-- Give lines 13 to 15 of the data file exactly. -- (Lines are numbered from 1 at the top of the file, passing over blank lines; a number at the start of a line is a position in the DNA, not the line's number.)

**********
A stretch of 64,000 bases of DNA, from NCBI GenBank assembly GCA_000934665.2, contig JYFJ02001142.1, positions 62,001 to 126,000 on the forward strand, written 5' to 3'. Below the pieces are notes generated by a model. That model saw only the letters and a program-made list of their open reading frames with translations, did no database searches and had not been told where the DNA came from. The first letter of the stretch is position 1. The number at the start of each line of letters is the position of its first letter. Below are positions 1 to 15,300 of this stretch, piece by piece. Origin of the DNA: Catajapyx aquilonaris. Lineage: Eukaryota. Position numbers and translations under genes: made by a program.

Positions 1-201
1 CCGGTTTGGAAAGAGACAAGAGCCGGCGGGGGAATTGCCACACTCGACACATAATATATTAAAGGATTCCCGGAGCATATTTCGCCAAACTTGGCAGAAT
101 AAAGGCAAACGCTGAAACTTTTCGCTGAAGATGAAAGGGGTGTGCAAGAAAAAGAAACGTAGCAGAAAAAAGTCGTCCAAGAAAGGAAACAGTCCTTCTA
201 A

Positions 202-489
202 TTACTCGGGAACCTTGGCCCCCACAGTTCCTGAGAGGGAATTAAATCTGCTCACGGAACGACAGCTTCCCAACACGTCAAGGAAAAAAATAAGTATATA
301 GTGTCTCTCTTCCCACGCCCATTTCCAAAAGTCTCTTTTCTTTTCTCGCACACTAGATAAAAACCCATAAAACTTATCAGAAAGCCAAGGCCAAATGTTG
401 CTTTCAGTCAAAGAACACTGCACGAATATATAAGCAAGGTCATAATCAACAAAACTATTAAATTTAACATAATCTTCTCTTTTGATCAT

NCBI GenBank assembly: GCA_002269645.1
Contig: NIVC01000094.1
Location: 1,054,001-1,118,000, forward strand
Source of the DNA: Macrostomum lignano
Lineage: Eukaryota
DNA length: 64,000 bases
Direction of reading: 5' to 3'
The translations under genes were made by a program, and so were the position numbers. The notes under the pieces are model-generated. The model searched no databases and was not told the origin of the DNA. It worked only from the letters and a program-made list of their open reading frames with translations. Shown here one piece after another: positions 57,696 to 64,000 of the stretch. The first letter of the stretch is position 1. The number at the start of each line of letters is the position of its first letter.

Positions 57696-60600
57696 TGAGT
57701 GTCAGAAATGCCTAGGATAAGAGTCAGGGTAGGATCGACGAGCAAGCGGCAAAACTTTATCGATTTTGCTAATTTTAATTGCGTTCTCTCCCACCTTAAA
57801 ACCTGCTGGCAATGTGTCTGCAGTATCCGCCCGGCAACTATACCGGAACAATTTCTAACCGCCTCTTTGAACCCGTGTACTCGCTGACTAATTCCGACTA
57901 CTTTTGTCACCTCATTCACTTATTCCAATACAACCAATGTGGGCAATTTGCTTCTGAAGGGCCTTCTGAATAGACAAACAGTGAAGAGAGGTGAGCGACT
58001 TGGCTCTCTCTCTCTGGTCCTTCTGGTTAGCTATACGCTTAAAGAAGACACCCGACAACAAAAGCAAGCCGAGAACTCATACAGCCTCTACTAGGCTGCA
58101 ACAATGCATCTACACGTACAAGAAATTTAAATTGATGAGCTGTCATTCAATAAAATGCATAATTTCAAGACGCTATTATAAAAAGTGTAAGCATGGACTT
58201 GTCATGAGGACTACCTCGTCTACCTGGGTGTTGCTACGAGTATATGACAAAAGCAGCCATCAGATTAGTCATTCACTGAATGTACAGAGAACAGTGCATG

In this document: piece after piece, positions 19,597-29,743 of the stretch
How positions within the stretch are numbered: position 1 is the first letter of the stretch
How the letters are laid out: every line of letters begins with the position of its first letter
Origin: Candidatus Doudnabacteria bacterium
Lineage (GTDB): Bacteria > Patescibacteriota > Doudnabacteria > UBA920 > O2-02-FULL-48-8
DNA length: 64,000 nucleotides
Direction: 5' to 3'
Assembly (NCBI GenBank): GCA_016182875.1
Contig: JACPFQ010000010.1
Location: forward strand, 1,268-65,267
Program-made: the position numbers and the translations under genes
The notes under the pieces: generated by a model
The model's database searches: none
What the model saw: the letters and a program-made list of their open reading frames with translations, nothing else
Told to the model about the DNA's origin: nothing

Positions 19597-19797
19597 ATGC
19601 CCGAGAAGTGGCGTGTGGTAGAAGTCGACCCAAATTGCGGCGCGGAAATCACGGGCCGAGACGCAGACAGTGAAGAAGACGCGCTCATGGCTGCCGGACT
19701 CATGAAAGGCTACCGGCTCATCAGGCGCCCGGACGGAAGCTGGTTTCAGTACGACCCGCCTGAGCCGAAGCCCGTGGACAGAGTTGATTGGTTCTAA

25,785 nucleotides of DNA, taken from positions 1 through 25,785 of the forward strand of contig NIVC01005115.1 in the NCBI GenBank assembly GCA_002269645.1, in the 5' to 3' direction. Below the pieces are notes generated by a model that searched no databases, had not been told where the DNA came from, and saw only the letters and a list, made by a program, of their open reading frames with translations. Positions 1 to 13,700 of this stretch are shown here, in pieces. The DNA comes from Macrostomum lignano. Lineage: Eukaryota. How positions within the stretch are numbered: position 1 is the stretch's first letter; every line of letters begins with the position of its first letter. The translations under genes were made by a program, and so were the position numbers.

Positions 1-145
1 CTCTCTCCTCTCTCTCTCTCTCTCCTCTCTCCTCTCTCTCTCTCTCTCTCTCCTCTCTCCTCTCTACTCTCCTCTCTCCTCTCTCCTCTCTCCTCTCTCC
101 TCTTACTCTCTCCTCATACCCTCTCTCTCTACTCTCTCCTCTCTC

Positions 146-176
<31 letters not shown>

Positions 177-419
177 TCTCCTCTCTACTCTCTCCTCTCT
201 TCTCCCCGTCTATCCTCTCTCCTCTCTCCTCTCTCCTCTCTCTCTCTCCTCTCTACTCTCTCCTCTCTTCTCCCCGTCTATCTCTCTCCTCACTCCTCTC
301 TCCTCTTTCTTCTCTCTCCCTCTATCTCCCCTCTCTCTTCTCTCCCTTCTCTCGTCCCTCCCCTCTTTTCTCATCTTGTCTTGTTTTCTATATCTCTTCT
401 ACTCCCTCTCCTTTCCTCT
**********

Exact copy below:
Source of the DNA: Macrostomum lignano
Lineage: Eukaryota
DNA length: 64,000 bases